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Light at the end of the tunnel
NPAs of IOB were reduced from Rs 22,000 crore by end March 2016 to Rs 12,000 crore at March 2017. Target: Rs 9000 crore by the end of March 2018.

“IOB received Rs 12,000 crore of deposits through demonetisation. The surge in demonetisation-induced deposits increased costs on deposits from the average of 5 per cent to 5.5 per cent,” said R Subramaniakumar, Managing Director & Chief Executive Officer, Indian Overseas Bank (IOB).

IOB has been burdened with a large volume of stressed assets. The exercise of re-balancing the balance sheet continues, said Kumar. The bank has been endeavouring to reduce the concentration of bulk deposits and also stay away from large-scale lending. Gross advances at the end of 31 March 2017 stood at Rs 156,776 crore against Rs 172,727 crore as on 31 March 2016. 

The several prudent measures adopted helped the bank report a higher global operating profit of Rs 3650 crore in 2016-17 (Rs 2885 crore). Gross NPA were higher at Rs 35,098 crore at the end of March 2017(Rs 30,049 crore). This demanded a much greater provision, of 

Rs 7067 crore, resulting in a net loss of Rs 3417 crore (Rs 2897 crore). 

Why stressed assets?

Kumar traced the circumstances that led to the current crisis, in line with the experience of most banks in the public sector: “infrastructure development was given high priority. The slowdown of the economy, combined with a fall in global demand,  severely impacted the performance of several large companies. Many of these had invested heavily in massive infrastructure projects in power, steel, etc. 

“Companies that had built capacity in the earlier boom period suffered from the low utilisation of capacity, resulting in high costs, in turn leading to low demand and lower capacity utilisation. Large sectors like power, textiles, steel... suffered from a slump in demand. The fall in growth in exports also severely affected the working of several companies engaged in exports contribu-ting to the bank’s stressed assets,” said Kumar.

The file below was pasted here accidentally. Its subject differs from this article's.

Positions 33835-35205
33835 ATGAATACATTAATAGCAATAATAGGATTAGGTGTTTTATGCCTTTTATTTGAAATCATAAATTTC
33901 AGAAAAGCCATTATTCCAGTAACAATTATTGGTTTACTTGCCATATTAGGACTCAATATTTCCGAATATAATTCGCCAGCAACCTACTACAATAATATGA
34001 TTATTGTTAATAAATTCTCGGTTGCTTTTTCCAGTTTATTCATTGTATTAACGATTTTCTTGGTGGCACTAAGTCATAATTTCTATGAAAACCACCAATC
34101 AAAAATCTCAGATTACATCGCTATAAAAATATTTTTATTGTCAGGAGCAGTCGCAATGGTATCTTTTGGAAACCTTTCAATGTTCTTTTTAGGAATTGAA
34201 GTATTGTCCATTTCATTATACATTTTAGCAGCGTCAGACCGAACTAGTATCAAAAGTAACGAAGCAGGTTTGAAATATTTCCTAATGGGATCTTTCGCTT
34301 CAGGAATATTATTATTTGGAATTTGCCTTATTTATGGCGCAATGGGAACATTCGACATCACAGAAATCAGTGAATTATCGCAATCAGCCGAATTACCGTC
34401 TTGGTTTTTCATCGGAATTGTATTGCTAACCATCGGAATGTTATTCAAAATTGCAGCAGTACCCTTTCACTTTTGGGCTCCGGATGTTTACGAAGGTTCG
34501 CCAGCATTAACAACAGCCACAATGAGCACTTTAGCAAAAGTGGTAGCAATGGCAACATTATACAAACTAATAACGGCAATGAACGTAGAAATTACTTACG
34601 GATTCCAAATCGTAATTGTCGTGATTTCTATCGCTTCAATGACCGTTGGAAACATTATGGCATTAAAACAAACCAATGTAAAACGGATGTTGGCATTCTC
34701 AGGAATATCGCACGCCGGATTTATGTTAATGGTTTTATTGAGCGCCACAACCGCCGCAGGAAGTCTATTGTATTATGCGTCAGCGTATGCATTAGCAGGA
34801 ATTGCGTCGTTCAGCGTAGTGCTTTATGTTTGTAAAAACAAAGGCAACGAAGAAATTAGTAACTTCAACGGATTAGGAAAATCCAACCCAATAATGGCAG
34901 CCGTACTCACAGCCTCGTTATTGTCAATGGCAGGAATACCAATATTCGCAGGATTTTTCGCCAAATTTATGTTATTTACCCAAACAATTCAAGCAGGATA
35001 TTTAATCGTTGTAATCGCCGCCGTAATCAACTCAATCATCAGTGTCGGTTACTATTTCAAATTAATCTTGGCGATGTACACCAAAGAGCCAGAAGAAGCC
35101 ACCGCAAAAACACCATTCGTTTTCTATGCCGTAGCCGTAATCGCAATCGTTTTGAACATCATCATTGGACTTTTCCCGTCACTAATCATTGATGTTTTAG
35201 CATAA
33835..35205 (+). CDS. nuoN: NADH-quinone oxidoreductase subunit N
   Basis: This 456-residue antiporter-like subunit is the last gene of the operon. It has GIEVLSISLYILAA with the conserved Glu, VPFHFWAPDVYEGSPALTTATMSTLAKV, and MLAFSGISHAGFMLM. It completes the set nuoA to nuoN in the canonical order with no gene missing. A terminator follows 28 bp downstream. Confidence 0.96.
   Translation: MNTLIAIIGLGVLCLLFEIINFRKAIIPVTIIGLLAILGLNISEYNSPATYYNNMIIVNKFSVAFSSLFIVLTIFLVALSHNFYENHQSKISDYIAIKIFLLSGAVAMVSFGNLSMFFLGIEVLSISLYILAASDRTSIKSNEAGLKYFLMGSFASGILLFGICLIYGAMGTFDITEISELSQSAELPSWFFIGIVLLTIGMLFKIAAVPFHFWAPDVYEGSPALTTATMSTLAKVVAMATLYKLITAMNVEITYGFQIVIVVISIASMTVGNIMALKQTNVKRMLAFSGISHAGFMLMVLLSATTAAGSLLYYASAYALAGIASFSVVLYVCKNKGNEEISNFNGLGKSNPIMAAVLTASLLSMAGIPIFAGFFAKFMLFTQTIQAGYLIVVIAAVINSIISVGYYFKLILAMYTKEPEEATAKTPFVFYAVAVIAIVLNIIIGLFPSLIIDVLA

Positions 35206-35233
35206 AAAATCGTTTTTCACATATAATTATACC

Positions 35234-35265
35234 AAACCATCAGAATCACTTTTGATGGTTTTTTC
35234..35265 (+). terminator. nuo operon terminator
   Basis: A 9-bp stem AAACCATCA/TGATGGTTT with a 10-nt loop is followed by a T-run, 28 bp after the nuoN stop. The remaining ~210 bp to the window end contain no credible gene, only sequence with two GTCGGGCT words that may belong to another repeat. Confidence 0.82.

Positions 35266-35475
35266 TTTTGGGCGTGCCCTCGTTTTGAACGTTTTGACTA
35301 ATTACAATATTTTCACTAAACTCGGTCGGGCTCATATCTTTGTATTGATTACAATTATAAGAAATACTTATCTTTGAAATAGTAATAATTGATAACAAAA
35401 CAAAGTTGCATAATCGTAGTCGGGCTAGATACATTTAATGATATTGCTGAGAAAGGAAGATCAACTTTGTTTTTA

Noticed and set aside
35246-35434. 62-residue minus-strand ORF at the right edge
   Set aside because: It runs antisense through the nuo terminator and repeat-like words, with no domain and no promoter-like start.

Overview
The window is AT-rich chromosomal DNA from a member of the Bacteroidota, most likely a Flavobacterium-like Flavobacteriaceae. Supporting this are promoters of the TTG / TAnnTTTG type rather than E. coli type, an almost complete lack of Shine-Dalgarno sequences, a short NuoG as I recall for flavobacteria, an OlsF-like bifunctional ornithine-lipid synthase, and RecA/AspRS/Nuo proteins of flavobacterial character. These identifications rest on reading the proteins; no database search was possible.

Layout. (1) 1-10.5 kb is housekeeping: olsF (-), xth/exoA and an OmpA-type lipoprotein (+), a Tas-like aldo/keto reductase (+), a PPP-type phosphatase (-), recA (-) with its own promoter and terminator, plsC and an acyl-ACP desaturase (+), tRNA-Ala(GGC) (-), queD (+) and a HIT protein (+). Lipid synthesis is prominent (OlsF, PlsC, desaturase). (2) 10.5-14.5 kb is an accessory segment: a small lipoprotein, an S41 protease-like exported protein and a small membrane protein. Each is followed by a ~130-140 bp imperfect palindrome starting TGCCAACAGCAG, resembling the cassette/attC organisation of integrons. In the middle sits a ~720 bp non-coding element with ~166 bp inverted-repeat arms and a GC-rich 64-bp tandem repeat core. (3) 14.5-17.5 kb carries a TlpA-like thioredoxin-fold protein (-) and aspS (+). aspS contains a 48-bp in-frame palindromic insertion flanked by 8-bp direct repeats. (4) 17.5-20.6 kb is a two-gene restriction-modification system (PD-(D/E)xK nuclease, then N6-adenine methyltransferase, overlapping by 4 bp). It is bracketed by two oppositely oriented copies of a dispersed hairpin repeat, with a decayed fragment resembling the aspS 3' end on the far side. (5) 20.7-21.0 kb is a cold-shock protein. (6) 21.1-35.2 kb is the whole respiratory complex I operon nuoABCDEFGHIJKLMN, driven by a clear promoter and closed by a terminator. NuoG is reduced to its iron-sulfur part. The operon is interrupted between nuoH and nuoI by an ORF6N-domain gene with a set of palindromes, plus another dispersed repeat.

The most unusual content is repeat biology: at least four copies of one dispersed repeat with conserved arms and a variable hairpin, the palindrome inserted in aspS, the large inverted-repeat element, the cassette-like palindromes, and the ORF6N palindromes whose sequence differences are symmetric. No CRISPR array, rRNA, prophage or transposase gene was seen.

The cumulative effect of these, Kumar said, severely impacted the financial sector. With 60 per cent of the bank’s lending made to corporates, their despair and defaults affected the bank. The high cost of deposits and the fall in demand for loans reduced interest spreads and hence profits, he said.


Will bounce back in two years...

The CMD said that the bank fully recognized the severity of the problem and adopted stringent measures to restore health. Kumar said the recent efforts made to focus on quick resolution mechanisms and the Bankruptcy & Insolvency Act, are bringing about significant changes: “we are now able to see light at the end of the tunnel,” said Kumar. 

The efforts taken included segmentation of the loan portfolios among small, medium and large businesses and putting in place strategies to understand the specific problems and provide reliefs, where needed. In cases where IOB leads the consortium of bank lenders, IOB suggests solutions for turnaround and restructuring: “in this, we endeavour not to choke regular operations and provide working capital support,” said Kumar.

These measures have helped: “our NPAs have reduced from Rs 22,000 crore at the end of March 2016 to around Rs 12,000 crore at the end of March 2017. We further target a 25 per cent reduction to Rs 9000 crore by March 2018”, said Kumar.

Kumar is hopeful of IOB re-emerging  a strong bank in less than two years.  – SV

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